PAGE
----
Oliver Levi-Malouf, or Etcetera Etcetera as some know them, said COVID-19 was the catalyst for an "existential crisis" and some serious second-guessing about whether their chosen career in the creative arts really even mattered.

The 22-year-old Sydneysider who works as a freelance drag performer said they went into "full blown panic mode" when the nation was locked down in March and knew their anxiety disorder would flare up.

"I went from working seven days a week to having nothing in my immediate future within 48 hours," they said.

"I just shut down mentally ... I felt like a fish out of water ... and then it took two and a half months to receive a cent through Job Seeker."

While the financial uncertainty and isolation from the queer community was destabilising, it was what followed that was really "insidious".

Oliver said they experienced a deep sense of loss for the way life was and worried the safe nightlife spaces they worked and socialised in wouldn't survive a pandemic.

Adding to this mental weight was the feeling of low worth that came with all the talk of 'essential' and 'non-essential' workers.

"I felt that language was really damaging — it made a lot of people feel what they were doing wasn't important."

"If you're looking at it from a capitalist revenue perspective of what's going to keep the economy running, you're going to get a very different answer to what's essential or non-essential than if you look at it from a humanitarian perspective."



Oliver said they tried to pour time and energy into a multitude of things to find purpose; from doing online drag shows and makeup tutorials, to creating an online series which gave voices to transgender and Indigenous artists.

But in the end, what helped Oliver the most, was putting time into figuring out who they are and who they want to be.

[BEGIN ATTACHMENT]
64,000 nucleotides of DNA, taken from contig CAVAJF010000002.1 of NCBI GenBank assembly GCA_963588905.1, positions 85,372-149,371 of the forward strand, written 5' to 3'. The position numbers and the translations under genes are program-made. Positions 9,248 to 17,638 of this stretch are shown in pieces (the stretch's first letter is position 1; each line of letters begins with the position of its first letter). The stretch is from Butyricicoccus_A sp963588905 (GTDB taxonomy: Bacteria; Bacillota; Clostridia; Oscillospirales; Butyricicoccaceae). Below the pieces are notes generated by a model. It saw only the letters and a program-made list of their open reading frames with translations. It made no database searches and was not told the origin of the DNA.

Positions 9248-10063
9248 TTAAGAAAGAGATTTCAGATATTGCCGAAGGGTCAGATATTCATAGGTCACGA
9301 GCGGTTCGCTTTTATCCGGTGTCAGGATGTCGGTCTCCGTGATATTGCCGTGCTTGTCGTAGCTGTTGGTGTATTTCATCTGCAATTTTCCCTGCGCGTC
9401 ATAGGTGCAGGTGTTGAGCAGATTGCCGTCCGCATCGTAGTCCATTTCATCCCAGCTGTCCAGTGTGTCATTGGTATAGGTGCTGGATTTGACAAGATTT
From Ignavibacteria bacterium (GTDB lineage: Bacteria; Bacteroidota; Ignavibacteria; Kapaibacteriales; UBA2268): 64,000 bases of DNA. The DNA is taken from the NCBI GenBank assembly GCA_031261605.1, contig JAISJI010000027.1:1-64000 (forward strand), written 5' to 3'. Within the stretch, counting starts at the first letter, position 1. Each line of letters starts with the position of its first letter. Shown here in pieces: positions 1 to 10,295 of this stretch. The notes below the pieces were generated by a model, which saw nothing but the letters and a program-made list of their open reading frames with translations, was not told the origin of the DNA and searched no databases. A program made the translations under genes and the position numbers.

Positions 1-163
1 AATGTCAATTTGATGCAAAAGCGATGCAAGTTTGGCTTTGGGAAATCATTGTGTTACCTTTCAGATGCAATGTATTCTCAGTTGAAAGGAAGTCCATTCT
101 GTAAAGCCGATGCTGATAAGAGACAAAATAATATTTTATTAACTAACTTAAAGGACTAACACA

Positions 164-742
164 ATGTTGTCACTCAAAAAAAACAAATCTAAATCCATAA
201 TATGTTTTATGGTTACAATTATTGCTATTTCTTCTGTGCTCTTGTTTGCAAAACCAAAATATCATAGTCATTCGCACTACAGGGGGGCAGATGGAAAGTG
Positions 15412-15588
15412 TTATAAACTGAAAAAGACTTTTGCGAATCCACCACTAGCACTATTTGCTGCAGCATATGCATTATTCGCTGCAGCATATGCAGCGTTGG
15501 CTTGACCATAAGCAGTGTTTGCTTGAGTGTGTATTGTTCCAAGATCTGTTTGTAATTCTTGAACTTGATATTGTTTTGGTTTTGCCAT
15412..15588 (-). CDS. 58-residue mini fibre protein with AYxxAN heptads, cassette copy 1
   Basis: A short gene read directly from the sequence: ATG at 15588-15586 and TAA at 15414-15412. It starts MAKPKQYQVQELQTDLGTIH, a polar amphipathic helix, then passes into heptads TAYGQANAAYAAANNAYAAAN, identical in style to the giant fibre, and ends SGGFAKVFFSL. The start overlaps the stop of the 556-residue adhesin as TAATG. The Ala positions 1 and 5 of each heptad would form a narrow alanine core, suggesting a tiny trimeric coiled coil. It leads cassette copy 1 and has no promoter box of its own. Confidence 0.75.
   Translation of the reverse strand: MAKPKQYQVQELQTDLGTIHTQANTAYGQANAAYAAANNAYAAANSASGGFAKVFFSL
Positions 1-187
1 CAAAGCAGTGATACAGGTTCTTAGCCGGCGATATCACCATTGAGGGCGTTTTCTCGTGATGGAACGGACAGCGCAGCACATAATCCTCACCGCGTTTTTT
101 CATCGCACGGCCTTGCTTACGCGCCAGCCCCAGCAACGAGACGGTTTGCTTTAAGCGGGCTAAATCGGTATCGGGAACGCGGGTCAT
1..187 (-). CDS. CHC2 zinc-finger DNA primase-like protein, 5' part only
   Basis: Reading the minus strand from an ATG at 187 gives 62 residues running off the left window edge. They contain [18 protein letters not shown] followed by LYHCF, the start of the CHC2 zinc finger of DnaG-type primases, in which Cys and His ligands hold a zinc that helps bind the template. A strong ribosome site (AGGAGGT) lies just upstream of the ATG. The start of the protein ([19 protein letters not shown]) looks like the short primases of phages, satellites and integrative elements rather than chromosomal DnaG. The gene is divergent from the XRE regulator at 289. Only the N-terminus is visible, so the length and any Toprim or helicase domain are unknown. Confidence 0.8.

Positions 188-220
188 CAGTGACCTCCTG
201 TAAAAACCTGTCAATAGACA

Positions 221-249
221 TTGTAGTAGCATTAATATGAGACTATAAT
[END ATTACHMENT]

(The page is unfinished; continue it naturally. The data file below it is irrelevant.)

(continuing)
"I definitely feel re-centering, focusing on self-improvement and the person I want to be was what has got me through this. It was the one thing I could rely on even when everything else was shut down or I was isolated."

Although Oliver is "very optimistic" about the future, seeing it as a chance to rebuild society in a more equitable way, anxiety is always present.

"I'm now performing again which is great but I'm still performing in a pandemic and with a weak immune system, that's risky."

Focusing on the present

Before COVID-19 struck, Nicole Scott, 25, was doing all the things we're encouraged to do to keep our mental health in good shape.

"I relied a lot on exercise, going out, seeing friends, volunteering, that kind of thing," she said.

Having only recently begun studying full time at university, Nicole had to quickly adapt to online learning from her home in Geelong, Victoria, where she lives with her Mum and sister.

"We didn't have WiFi at home, so even thinking about how we were going to afford for me to be able to access the material and still complete my course ... was quite a big stressor," she said.